Today is International Sloth Day! The Cincinnati Zoo is home to two Linnaeus’s two-toed sloths, Lightning and Moe. Moe, our male, is 22 years old and Lightning, our female, recently turned nine years old. This year’s celebration is bittersweet after Lightning and Moe’s first baby was stillborn earlier this month. She is currently being cared for by a team in the Animal Ambassador Center (AAC) at the Cincinnati Zoo. Caregivers are providing her space and time to heal before eventually rejoining Moe in the Zoo’s Discovery Forest.
While our sloths are fairly easy to spot (you’re likely to find them both sleeping in their favorite tree hammocks, munching on enriching fruit treats, and moving about their habitats at a lethargic pace of 8-15 feet per minute), wild sloths can be a bit trickier. Their slow movement and camouflaged coloration (aided by algae that grows in their hair, giving it a greenish hue) can help them blend seamlessly into their native forest habitat in South America.
These animals are majority herbivores relying on vegetation and plant life for survival. In the wild sloths are nocturnal animals who eat mainly leaves, fruit, nuts, berries, bark and are known to occasionally eat insects. They spend much of their solitary lives high up in the canopy of the rainforest away from predators like jaguars, birds of prey, and large snakes. These animals are rarely prey in the wild, however, threats still remain to their wild populations in the form of habitat destruction from deforestation as well as hunting.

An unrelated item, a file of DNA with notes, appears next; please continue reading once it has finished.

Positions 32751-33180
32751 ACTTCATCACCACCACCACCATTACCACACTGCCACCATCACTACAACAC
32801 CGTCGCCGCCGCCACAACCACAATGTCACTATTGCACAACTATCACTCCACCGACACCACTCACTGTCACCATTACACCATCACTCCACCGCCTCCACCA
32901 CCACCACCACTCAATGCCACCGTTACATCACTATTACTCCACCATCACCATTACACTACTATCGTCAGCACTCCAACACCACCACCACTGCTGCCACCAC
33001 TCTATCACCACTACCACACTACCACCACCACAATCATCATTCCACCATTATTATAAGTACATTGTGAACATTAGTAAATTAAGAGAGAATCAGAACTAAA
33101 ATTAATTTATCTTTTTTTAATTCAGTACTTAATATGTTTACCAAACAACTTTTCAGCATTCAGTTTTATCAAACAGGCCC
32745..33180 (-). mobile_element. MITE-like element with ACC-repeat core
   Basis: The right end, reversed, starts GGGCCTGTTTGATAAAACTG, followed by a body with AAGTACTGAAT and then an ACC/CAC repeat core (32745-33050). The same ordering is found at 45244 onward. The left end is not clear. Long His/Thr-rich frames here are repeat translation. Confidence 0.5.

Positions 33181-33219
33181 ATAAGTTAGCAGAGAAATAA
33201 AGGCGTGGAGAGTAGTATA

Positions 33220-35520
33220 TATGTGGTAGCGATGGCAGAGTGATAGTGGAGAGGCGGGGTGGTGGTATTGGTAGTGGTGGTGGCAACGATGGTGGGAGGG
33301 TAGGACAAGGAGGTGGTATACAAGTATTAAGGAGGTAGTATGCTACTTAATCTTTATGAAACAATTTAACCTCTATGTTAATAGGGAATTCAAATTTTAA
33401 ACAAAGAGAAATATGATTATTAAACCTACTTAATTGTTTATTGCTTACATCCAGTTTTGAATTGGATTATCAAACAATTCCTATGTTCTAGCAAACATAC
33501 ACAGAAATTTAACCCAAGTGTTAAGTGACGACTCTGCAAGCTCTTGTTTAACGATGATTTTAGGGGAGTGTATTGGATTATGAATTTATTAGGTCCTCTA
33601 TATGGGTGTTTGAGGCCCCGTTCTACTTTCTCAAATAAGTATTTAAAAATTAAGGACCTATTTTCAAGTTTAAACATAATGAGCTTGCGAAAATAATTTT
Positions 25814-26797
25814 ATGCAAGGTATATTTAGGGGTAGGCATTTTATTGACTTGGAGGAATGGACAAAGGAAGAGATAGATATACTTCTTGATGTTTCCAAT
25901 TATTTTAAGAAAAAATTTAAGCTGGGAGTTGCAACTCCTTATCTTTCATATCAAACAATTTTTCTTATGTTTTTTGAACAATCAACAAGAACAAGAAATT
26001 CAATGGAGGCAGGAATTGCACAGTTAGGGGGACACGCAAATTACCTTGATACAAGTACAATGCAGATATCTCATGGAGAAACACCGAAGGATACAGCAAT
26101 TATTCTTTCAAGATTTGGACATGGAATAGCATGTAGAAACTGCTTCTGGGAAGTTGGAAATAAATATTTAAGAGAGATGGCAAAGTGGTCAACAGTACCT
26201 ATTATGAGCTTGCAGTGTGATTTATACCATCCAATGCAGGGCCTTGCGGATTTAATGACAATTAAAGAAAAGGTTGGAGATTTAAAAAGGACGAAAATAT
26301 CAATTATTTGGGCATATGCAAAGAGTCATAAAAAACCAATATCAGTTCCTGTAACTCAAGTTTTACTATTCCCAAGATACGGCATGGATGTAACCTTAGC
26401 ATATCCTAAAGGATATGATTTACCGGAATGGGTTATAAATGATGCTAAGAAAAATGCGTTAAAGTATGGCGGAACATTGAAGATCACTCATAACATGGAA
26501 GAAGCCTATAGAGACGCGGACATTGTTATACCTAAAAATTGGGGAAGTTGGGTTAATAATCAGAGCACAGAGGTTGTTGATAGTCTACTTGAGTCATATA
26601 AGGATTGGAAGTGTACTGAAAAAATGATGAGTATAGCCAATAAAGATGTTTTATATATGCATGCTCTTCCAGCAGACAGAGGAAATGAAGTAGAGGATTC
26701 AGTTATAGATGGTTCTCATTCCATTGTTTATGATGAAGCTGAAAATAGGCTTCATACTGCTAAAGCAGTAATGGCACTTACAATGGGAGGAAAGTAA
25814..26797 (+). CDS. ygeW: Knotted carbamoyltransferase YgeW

The leisurely sloths in our care serve as ambassadors for their species in the wild. In fact, the Cincinnati Zoo has partnered with The Sloth Institute Costa Rica (TSI) to research, study, rehabilitate, and release sloths back into an eco-tourism destination in Manuel Antonio, Costa Rica. As you make connections with Moe and Lightning, we hope they inspire you to consider how to take action to help conserve sloths and other species like them. One way that you can support sloths is by supporting conservation groups such as TSI and the Sloth Conservation Foundation. One easy way to do that is by signing up for educational programs to learn more about these and other species that the Zoo supports in the wild, donating to habitat protection, and trying to decrease human activity within their habitat by making choices that would positively affect their natural habitat such as purchasing sustainably grown rainforest products. By supporting these various conservation efforts, we can support Moe and Lightnings’ wild cousins.